Asynchronous PHP 2017-12-24

We're working on a new package at Spatie. It's called spatie/async and meant to do asynchronous parallel processing in PHP.

Parallel processing in PHP might seem like an edge case for many web developers, but let's take a look at a few use-cases we see at Spatie:

We wanted to create an easy-to-use package, yet one that could solve our use cases. Some of the examples listed above will not use the new spatie/async package, because there's also a queueing system provided with Laravel.

This is how asynchronous code with our package looks like.

use Spatie\Async\Process;

$pool = Pool::create();

foreach (range(1, 5) as $i) {
    $pool[] = async(function () use ($i) {
        // Something to execute in a child process.
    })->then(function (int $output) {
        // Handle output returned from the child process.
    })->catch(function (Exception $exception) {
        // Handle exceptions thrown in the child process.
    });
}

await($pool);

Outperforming Amp? Not quite yet.

If you're into parallel PHP, you've probably heard of Amp and ReactPHP. Our package aims not to compete with those two, as it only solves one tiny aspect of parallelism in PHP; and tries to solve it in a different way.

We did however run some benchmarks to compare our package performance against Amp. Special thanks to Niklas Keller, one of the developers of Amp. He pointed out some mistakes in our previous benchmarks, and helped making them more fair.

The new benchmarks compare a few scenarios. The first two groups plot the execution time of an empty process, while the third and fourth groups show the execution time of processes with a different time to finish, using several sleep intervals. Between the two groups, we're also comparing a capped concurrency configuration and a non-capped configuration. Capped means that there are more processes than the pool can execute at once.

The benchmark code can be found here.

I tried to draw a few conclusions from these test.

  • Real life processes take time to run and finish. For our use-cases, the "with logic" benchmarks are more relevant.
  • Regarding process execution time, it seems like our package has less overhead: as long as the pool doesn't have to manage concurrency, we're finishing faster.
  • In real life applications though, the maximum concurrency setting will most likely be in effect, so it's clear that we'll need to improve that part of our codebase if we want better performance compared to Amp.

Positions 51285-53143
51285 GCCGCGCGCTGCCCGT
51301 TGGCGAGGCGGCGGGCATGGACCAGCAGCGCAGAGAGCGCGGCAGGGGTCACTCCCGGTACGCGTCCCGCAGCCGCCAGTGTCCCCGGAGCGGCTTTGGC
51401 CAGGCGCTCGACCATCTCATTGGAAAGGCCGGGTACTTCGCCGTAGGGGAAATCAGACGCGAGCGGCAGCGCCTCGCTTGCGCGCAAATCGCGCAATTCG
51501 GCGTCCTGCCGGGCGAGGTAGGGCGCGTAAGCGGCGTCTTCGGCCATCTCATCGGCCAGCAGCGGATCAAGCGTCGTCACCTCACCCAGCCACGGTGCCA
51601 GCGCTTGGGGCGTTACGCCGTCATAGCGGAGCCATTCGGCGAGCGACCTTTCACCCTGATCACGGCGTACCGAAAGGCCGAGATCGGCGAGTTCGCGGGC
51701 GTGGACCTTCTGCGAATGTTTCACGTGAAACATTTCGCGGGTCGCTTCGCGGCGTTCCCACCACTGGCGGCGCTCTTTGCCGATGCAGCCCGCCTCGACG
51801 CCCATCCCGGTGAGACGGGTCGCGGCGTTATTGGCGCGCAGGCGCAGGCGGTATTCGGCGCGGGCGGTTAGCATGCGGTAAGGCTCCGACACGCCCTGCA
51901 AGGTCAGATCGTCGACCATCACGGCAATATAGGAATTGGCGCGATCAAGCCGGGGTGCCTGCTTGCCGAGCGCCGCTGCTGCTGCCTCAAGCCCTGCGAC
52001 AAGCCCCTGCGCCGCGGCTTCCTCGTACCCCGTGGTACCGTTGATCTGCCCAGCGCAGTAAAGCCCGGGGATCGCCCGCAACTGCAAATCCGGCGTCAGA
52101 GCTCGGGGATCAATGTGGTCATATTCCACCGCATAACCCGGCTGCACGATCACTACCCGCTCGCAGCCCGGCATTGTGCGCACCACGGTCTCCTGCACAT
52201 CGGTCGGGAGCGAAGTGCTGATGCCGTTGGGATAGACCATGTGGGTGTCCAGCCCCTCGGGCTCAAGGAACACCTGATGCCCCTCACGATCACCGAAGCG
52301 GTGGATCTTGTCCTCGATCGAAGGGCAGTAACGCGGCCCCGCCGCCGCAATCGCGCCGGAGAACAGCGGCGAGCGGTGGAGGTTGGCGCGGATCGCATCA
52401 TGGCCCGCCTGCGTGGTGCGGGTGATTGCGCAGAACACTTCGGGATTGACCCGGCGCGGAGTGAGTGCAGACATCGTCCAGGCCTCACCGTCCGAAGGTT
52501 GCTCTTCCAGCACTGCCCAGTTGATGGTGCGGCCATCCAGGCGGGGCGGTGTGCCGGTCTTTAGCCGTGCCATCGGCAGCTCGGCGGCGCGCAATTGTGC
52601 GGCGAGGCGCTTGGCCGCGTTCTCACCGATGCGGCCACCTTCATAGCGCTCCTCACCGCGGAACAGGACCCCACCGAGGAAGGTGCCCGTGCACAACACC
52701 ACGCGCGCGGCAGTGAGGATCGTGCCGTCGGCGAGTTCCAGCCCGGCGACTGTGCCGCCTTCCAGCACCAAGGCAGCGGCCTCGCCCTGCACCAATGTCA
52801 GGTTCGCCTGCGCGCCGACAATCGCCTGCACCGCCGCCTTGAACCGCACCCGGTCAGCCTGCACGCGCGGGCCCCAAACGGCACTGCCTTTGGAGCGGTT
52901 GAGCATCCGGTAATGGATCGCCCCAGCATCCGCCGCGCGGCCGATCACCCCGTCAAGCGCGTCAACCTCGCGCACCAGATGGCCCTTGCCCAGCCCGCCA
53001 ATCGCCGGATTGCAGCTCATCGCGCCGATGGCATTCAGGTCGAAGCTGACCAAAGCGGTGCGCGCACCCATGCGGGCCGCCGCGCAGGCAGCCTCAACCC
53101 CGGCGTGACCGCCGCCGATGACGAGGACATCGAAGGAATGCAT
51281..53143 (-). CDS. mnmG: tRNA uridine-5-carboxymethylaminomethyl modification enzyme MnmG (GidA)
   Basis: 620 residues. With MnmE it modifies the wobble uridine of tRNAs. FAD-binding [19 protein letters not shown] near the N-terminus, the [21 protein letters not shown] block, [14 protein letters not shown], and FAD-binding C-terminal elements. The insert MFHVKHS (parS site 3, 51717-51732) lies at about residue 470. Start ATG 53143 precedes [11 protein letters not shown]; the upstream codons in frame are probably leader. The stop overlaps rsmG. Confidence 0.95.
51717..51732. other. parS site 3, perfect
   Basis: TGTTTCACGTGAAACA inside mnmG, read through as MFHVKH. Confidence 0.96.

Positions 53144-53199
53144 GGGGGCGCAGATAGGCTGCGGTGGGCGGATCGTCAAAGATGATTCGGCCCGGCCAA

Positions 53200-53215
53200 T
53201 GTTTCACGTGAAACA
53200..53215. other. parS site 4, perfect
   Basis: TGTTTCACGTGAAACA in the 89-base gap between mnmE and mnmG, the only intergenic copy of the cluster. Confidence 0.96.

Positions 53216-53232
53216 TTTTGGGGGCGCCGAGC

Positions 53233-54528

What about ReactPHP?

We've excluded ReactPHP from the benchmarks, because it's not a fair comparison. ReactPHP doesn't allow to run closures or Tasks as sub-processes the way Amp and our package do. With ReactPHP, you're working with plain processes, so there's no way to compare to it.

About process signals

The biggest difference between our package and Amp is the way of communicating between processes. We're solely relying on process signals to determine when a process is finished. It allows for less overhead, but also excludes Windows as a target platform.

Processes in UNIX systems can send signals to each other. Depending on what kind of signal is received, a process will act different. Signals are handled by the kernel, so they are pretty low level. Before PHP 7.1 though, you had to declare(ticks=1) to use asynchronous signals in a reliable way. This means that PHP will check for signals much more often, but it also introduces a lot of overhead:

A tick is an event that occurs for every N low-level tickable statements executed by the parser within the declare block. The value for N is specified using ticks=N within the declare block's directive section.

With PHP 7.1, there's a new way of handling interrupts sent by the kernel.

Zend Engine in PHP 7.1 was extended with ability of safe time-out and interrupt handling. Actually, PHP VM checks for EG(vm_interrupt) flag on each loop iteration, user function entry or internal function exit, and call callback function if necessary.

By using pcntl_async_signals(true), PHP will now check for signals in a much more performant way. A more in-depth explanation can be found in the rfc, submitted by Dmitry Stogov.

It's thanks to this mechanism that we're able to act on process status changes in a real asynchronous way, without having to rely on sockets or process status polling.

Your thoughts?

Have something to add or thoughts coming to mind? I'd love to hear from you. Feel free to reach out via Twitter or e-mail!

Would you like to further participate? Check out the discussion at Reddit.